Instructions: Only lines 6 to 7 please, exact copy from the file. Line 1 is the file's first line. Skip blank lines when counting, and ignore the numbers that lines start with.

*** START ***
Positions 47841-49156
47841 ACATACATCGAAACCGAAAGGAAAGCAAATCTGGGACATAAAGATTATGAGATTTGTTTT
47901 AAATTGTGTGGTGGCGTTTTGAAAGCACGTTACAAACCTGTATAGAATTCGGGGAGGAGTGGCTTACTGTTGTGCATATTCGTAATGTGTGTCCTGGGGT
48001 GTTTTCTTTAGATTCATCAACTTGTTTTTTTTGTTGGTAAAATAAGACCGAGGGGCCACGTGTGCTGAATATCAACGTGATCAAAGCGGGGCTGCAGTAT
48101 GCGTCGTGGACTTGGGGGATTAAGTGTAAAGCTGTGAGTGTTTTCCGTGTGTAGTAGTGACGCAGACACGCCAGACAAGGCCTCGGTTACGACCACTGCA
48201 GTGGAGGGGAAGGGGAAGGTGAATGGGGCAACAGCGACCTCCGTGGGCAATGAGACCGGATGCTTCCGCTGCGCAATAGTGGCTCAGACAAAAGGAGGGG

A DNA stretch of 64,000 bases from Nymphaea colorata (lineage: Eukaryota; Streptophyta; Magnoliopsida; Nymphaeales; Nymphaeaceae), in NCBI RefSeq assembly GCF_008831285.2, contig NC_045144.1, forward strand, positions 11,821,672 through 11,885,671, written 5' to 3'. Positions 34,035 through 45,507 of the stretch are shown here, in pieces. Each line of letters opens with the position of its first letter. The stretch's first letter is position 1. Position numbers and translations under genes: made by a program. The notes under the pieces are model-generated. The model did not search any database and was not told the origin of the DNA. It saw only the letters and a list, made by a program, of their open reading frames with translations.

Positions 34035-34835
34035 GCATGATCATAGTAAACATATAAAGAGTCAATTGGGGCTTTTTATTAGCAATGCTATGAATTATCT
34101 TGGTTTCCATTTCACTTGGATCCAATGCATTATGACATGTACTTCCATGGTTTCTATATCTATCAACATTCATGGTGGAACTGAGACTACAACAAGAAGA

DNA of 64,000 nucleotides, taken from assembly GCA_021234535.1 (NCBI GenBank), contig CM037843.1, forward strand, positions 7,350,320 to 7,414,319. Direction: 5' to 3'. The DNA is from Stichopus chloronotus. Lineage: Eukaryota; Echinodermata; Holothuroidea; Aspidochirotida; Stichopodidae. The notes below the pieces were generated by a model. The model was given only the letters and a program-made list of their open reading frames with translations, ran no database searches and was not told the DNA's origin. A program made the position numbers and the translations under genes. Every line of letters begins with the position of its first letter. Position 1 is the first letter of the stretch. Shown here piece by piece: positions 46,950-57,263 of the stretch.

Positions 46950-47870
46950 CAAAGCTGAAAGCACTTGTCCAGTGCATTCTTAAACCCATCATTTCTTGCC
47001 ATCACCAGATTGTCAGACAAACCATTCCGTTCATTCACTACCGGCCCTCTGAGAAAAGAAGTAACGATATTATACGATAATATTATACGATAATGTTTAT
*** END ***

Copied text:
48201 GTGGAGGGGAAGGGGAAGGTGAATGGGGCAACAGCGACCTCCGTGGGCAATGAGACCGGATGCTTCCGCTGCGCAATAGTGGCTCAGACAAAAGGAGGGG

A DNA stretch of 64,000 bases from Nymphaea colorata (lineage: Eukaryota; Streptophyta; Magnoliopsida; Nymphaeales; Nymphaeaceae), in NCBI RefSeq assembly GCF_008831285.2, contig NC_045144.1, forward strand, positions 11,821,672 through 11,885,671, written 5' to 3'. Positions 34,035 through 45,507 of the stretch are shown here, in pieces. Each line of letters opens with the position of its first letter. The stretch's first letter is position 1. Position numbers and translations under genes: made by a program. The notes under the pieces are model-generated. The model did not search any database and was not told the origin of the DNA. It saw only the letters and a list, made by a program, of their open reading frames with translations.